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TRC Final Report

Page Number (Original) 407

Paragraph Numbers 64 to 73

Volume 1

Chapter 12

Subsection 10

60 When the Commission moved into an area, an initial workshop was held to bring people together in order to find out how they could assist. Groups that were interested in supporting the work of the Commission helped logistics officers set up pre-hearing meetings and organisations volunteered to assist in the hearing preparation process. A similar gathering concluded activities in the area, including people who had made statements to the Commission. Support was solicited from a wide range of role players and stakeholders. These included the local councils, NGOs and community-based organisations, religious groupings and community leaders. As a result of such workshops, organisations assisted with communication (pamphleteering, putting up posters and loud-hailing) and logistics (helping to find and prepare venues for hearings and assisting with catering), and community briefers were trained to provide support to witnesses and to assist with debriefing and follow-up work.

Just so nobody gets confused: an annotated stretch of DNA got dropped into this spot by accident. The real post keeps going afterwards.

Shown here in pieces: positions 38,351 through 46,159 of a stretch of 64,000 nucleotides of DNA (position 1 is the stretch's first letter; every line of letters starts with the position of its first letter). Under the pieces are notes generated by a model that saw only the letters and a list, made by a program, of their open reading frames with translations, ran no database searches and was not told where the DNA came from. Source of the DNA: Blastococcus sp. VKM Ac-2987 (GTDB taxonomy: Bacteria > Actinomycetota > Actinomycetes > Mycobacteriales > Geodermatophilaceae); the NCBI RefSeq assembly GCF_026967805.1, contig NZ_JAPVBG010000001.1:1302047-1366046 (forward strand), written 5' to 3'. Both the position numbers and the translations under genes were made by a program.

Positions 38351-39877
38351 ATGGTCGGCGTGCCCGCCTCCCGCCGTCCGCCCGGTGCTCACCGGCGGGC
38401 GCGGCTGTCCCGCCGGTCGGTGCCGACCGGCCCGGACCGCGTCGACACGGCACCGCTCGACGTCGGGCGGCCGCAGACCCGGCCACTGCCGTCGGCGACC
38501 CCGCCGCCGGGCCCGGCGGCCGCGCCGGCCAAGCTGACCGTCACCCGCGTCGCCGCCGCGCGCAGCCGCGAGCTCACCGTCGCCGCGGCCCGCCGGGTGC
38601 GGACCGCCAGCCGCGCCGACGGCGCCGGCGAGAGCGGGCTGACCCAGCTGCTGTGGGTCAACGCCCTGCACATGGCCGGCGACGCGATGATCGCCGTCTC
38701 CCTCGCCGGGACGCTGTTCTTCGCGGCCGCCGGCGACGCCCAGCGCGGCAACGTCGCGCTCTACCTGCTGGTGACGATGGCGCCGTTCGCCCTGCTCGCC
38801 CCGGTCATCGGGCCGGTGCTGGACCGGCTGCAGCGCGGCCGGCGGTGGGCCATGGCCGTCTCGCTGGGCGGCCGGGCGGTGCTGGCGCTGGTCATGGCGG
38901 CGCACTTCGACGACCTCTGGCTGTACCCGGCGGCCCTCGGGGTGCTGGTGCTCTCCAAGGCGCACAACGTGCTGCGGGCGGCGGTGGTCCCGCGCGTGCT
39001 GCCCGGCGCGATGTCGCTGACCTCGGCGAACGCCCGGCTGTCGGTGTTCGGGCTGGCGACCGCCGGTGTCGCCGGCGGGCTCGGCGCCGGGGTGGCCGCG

61 The national office provided general communications materials and event-specific material for distribution by local organisations. The regional office produced posters, pamphlets (in the language(s) spoken by local people) and banners for each of the areas in which a hearing was held or where statement taking took place. Logistics officers often used loudhailers to inform community members of the time and venue for hearings. Community-based organisations and NGOs distributed pamphlets and posters and directed the logistics officers to the most appropriate places to call people to hearings.

62 It became clear that the pamphlets distributed were not necessarily reaching potential statement makers, so the communications strategy was broadened through the use of radio. Radio was used as a means of communicating with the public at large and with potential statement makers. Talk shows became a popular way to address specific issues that related to statement taking. Radio Xhosa, Bush Radio, Radio 786 and Voice of the Cape gave the Commission regular slots.